two data sets a −0.45‰ correction was applied to the PTIMS data. We opted to correct the PTIMS data as the MC-ICP-MS measurements of the international carbonate standards JCp-1 gave a δ11B value of 24.36 ± 0.34‰ (2 SD; n = 101), which agree with the previously reported values of 24.33 ± 0.11‰ (SE)41. Conversion of coral δ11B to pH of the calcifying fluid (pHcf ) values was undertaken using the standard relationship:   δ 11BSW −δ 11Bcarb  pHcf = pKB∗− log 11 11 α   B3 - B4δ Bcarb−δ BSW + 1000(αB3 - B4−1) 


where δ11BSW is the B isotope composition of seawater (δ11BSW = 39.61‰)42, αB3-B4 is the B isotope fractionation factor (αB3-B4 = 1.0272)43 and δ11Bcarb is the B isotope composition of the coral. The logarithm of B dissociation constant (pK*B)44 was adjusted to the ambient temperature and salinity38 based on instrumental data described below40. All pH values are expressed on the total scale (pHT).

Composition and fractionation of the calcification fluid.  To quantify the changes in the aragonite

saturation state (Ωcf ) and dissolved inorganic carbon (DICcf ) of the calcifying fluid we first modelled the changes in TE’s in the coral based on closed system Rayleigh fractionation equations following the definitions used by Sinclair45:  TE   TE  (1 − P Kd TE )   =    Ca   Ca  (1 − P) arag cf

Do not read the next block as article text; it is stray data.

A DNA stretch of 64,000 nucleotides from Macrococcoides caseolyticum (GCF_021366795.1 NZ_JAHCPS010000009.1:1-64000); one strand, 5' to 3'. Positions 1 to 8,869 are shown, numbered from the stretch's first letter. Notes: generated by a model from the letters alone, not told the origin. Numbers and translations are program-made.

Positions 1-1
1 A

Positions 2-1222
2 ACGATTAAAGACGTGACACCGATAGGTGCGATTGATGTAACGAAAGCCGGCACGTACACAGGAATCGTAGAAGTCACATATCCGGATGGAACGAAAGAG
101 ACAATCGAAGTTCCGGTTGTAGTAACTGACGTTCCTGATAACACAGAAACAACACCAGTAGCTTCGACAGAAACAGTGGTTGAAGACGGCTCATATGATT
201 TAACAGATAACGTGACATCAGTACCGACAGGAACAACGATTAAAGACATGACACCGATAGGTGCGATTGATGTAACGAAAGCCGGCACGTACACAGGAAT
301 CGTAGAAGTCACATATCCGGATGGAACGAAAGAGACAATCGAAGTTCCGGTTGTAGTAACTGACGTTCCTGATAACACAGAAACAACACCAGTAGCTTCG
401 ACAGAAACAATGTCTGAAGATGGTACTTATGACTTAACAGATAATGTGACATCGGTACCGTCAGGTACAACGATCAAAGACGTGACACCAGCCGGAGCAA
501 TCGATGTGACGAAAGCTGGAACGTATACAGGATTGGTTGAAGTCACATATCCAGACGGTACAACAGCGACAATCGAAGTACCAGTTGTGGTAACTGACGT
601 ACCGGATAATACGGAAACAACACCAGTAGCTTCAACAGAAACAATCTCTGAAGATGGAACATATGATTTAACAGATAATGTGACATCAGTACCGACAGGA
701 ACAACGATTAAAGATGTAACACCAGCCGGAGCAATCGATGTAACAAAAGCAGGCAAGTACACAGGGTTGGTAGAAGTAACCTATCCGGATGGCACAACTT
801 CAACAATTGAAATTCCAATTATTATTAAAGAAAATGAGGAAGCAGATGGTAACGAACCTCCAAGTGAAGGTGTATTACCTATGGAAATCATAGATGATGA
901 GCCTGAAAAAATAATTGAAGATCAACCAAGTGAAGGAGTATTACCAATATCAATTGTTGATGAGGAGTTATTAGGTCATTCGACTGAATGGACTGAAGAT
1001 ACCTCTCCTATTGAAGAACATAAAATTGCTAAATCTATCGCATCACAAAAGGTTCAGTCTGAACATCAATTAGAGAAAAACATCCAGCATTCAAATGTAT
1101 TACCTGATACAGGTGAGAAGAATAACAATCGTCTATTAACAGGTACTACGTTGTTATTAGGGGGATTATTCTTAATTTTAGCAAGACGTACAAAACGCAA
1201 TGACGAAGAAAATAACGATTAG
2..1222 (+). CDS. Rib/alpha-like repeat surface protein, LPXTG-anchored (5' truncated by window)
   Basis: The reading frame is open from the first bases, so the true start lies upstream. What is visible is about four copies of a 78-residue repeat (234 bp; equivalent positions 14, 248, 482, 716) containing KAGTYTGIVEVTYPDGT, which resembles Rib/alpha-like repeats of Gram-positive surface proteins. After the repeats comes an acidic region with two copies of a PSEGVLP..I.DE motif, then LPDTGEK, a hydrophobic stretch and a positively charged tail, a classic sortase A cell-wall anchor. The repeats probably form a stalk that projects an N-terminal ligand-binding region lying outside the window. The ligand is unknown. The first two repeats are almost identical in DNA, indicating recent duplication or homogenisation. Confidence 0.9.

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www.nature.com/scientificreports/ where (TE/Ca)cf is the TE/Ca ratio of the calcifying fluid, (TE/Ca)arag is the TE/Ca ratio of the skeleton, P is the proportion of Ca remaining in the calcifying fluid after precipitation has ended (precipitation efficiency) and KdTE is the distribution coefficient of the TE/Ca between the crystal and the solution. Similar equations were utilised for Sr/Ca and Mg/Ca; for Sr/Ca KdSr = e(−1.86+600/TK)45 and for Mg/Ca KdMg = e(−13+1700/TK), where TK is the temperature in Kelvin. The coefficient for the KdMg was adjusted to match the coral data15 while ensuring P was constrained between 0 and 1, and [Ca] in the cf was higher than seawater (e.g. >10.25 mmol). The selected KdMg coefficient is within the reported uncertainty45 of the temperature dependence of KdMg from partitioning experiments46. This produced two independent equations 2 using the coral Sr/Ca and Mg/Ca elemental ratios with two unknowns (Cacf and P). These system of equations were solved for Cacf and P to match each pair of coral Sr/Ca and Mg/Ca data (see supplementary). For the model it was assumed that Ca2+ was transported to the site of calcification by two mechanisms: (1) derived directly from seawater and (2) pumped to the site of calcification by an enzyme system (Ca2+ATPase)8; and therefore enriched in the cf compared to seawater. Although still a matter of debate17, 47, 48, it was assumed that the pump was specific for Ca2+ only. The lower Sr/Ca measured in coral compared to inorganic precipitation is consistent with the view that the pump is specific for Ca2+ rather than both Sr2+ and Ca2+ 17. For simplicity and considering the integrated < monthly resolution nature of our sampling it is assumed that conditions are modified before calcification occurs and then operates as a closed system. Carbonate-ion concentration.  The coral B/Ca was used to estimate [CO32−] in the cf based on the assumption that B/Ca ratio in the aragonite is a function of the substitution of [B(OH)4−] with [CO32−], as shown by inorganic experiments34. In this study we used the equation described by McCulloch, et al.12 which is a simplification of the equations described by Holcomb, et al.34 with the concentration of B in the cf being mainly controlled by [CO32−] substitution and therefore similar to that in natural seawater. We thus have:  [B(OH)−4 ]   [CO23 −] = (2.965 × 10−3 ∗ exp(− 0.0202 ∗ [H+])) ∗   B/Ca 